News Release

Determining how a sugar molecule can affect cancer cell response to chemoradiotherapy

Peer-Reviewed Publication

Georgetown University Medical Center

WASHINGTON --- Researchers at Georgetown University’s Lombardi Comprehensive Cancer Center and colleagues who have been exploring the complexities of biochemical pathways involved in cancer development have found that a form of glucose, a type of sugar, is intricately linked to a pathway used to build DNA molecules.  When this pathway is overactive, it can lead to cancer and resistance to chemoradiotherapy.

The findings appear June 12, 2023, in Nature Chemical Biology.

“For a good while, my lab has been exploring cell signaling and DNA transcription mechanisms by which cellular metabolism changes in response to environmental and genetic cues, with the goal of designing strategies to treat cancer and other diseases,” says Huadong Pei, PhD, associate professor in the Department of Oncology at Georgetown Lombardi and a corresponding author of the publication. “Knowing that cancer cells usually grow quickly and require more glucose than normal cells to reprogram their metabolism has been key to jumpstarting this latest research effort in the hope that we can gain a better understanding of how we can fight cancer at the cellular, or even subcellular level.” 

Pei’s current research effort started when he and his colleagues looked at how nutrients that cells gobble up to stay alive end up triggering modifications to proteins as a result of adding a sugar called O-linked β-N-acetylglucosamine (O-GlcNAc) to the protein. This dynamic and reversible modification is emerging as a key regulator of a number of different cellular processes. In a series of experiments in both the lab and in mice, the researchers were able to determine that there is an important enzyme involved in nucleotide synthesis, called phosphoribosyl pyrophosphate synthetase 1 (PRPS1), that is modified by O-G1cNAc. Targeting either the sugar or the enzyme could be key to affecting cancer outcomes, the researchers believe.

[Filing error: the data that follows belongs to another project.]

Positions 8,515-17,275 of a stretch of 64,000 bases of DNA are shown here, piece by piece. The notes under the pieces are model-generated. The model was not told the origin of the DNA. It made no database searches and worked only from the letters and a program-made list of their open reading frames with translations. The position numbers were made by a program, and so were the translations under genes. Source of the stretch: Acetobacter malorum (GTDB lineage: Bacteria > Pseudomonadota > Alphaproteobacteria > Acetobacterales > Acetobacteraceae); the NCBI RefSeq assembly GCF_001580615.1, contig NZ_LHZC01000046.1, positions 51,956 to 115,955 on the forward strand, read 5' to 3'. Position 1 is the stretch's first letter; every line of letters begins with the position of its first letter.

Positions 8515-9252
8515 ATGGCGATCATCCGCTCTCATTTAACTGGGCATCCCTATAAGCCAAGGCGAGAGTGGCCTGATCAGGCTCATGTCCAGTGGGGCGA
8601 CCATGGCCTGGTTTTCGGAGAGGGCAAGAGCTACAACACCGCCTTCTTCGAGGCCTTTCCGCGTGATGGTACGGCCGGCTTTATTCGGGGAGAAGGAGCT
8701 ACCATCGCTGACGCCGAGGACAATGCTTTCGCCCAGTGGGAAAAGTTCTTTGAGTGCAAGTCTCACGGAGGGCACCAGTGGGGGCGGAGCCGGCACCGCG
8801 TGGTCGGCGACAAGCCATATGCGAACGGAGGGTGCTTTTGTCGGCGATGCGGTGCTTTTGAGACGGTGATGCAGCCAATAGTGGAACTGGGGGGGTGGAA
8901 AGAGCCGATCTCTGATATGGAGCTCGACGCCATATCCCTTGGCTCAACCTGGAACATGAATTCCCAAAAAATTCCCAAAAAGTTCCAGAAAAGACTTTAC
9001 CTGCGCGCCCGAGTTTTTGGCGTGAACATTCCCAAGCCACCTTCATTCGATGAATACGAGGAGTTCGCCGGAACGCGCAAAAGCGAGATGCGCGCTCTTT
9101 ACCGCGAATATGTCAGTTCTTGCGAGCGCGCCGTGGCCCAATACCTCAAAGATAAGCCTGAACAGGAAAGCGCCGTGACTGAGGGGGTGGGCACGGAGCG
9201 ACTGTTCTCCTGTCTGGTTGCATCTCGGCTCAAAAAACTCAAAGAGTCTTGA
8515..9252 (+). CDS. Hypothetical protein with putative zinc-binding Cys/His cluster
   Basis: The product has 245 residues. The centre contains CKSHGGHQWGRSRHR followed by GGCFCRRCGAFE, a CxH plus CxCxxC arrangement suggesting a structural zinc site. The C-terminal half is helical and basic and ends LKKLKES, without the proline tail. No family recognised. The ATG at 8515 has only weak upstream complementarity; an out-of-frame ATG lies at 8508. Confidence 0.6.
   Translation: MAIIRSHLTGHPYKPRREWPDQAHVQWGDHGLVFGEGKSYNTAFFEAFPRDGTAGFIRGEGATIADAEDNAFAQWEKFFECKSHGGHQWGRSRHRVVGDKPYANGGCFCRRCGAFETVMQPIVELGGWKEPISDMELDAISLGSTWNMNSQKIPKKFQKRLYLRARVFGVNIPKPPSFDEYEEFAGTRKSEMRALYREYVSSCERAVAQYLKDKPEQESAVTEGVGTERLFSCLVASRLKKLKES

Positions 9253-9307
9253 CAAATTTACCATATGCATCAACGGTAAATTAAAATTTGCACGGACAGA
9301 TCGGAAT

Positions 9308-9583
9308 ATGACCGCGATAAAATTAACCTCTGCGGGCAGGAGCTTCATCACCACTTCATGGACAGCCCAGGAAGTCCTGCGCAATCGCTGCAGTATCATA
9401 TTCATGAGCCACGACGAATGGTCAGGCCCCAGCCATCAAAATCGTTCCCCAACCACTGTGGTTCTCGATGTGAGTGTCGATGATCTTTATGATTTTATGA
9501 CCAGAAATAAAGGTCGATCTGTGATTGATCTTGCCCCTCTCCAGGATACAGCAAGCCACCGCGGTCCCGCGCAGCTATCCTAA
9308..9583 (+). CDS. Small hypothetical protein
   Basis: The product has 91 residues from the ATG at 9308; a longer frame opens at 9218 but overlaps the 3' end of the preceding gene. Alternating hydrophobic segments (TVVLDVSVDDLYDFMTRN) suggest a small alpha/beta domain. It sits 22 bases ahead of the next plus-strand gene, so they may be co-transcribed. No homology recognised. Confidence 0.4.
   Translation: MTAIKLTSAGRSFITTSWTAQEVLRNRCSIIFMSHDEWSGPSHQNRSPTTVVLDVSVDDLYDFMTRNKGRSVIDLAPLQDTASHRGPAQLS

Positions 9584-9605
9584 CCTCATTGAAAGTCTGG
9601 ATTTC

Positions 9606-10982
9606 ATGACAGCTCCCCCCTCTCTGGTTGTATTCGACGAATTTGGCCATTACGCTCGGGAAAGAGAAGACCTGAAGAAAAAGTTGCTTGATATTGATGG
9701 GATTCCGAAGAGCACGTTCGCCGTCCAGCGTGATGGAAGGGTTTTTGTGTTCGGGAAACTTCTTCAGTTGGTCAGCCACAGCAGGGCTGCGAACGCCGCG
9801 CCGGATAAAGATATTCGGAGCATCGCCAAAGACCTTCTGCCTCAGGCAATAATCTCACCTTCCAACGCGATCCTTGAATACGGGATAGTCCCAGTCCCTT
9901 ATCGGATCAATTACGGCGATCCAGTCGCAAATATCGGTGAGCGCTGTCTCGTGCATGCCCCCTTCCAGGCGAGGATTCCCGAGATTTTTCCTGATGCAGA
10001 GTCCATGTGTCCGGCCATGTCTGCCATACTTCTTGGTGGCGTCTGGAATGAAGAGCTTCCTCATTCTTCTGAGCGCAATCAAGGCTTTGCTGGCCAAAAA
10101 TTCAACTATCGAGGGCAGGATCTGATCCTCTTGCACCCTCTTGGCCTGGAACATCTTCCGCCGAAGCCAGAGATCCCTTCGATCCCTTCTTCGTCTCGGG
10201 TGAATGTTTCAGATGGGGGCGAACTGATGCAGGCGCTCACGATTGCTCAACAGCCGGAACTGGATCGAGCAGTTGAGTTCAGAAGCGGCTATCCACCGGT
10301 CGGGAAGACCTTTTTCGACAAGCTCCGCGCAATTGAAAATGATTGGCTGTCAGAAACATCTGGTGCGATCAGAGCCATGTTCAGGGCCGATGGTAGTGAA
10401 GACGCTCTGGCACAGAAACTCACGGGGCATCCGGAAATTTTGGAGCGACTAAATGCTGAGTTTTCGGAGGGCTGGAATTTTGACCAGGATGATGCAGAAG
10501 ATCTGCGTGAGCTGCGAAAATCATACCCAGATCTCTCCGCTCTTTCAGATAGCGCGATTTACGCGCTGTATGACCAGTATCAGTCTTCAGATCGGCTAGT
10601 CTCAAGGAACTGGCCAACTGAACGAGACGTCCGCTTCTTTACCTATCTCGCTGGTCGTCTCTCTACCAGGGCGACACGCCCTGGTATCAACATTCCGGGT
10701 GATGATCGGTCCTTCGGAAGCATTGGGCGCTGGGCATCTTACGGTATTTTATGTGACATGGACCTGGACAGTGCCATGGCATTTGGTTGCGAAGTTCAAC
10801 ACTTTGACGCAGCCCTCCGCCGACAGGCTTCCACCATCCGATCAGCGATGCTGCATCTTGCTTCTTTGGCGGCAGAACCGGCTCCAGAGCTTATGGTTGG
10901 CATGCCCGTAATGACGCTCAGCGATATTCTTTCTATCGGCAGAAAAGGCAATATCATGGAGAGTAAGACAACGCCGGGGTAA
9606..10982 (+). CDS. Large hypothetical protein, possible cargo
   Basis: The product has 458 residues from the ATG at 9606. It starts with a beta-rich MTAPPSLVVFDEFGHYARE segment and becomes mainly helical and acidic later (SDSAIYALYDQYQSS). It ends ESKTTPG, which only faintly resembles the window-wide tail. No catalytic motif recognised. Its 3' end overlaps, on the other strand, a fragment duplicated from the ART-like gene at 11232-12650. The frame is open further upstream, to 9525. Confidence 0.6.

“Ultimately, we would like to be able to design drugs that target DNA nucleotide synthesis, which includes the modifications we’ve identified of adding a sugar to a protein and the catalyzing step acted on by the PRPS1 enzyme,” said Pei. “In particular, we’d like to develop drugs that can be used to make lung cancer more sensitive, or responsive, to radiotherapy and chemotherapy, as resistance to these therapies is still far too common. But there is still a long way to go, and many more experiments will be needed before we can even consider drug design.”

Meanwhile, the researchers next step is to start examining applications of their findings in animal models by using mice grafted with human lung cancer tissue to see if drugs targeting nucleotide synthesis sensitize lung cancer to radiotherapy and chemotherapy. 


In addition to Huadong Pei, other authors at Georgetown include Lulu Chen, Qi Zhou, Yingge Li, Ziwen Xu, Junfeng Ma and Gary M. Kupfer. Pingfeng Zhang and Qibin Song are at the Renmin Hospital of Wuhan University, China; Wei Tan is at The University of Texas MD Anderson Cancer Center, Houston and Yanxin Pei is at the Children’s National Health System, Washington, DC.

This research was supported by NIH grants RO1-CA68135 and RO1-NS121243.

The authors declare no competing interests.

About Georgetown University’s Lombardi Comprehensive Cancer Center
Georgetown’s Lombardi Comprehensive Cancer Center is designated by the National Cancer Institute (NCI) as a comprehensive cancer center. A part of Georgetown University Medical Center, Georgetown Lombardi is the only comprehensive cancer center in the Washington D.C. area. It serves as the research engine for MedStar Health, Georgetown University’s clinical partner. Georgetown Lombardi is also an NCI recognized consortium with John Theurer Cancer Center/Hackensack Meridian Health in Bergen County, New Jersey. The consortium reflects an integrated cancer research enterprise with scientists and physician-researchers from both locations. Georgetown Lombardi seeks to improve the diagnosis, treatment, and prevention of cancer through innovative basic, translational and clinical research, patient care, community education and outreach to service communities throughout the Washington region, while its consortium member John Theurer Cancer Center/Hackensack Meridian Health serves communities in northern New Jersey. Georgetown Lombardi is a member of the NCI Community Oncology Research Program (UG1CA239758). Georgetown Lombardi is supported in part by a National Cancer Institute Cancer Center Support Grant (P30CA051008). Connect with Georgetown Lombardi on Facebook ( and Twitter (@LombardiCancer).




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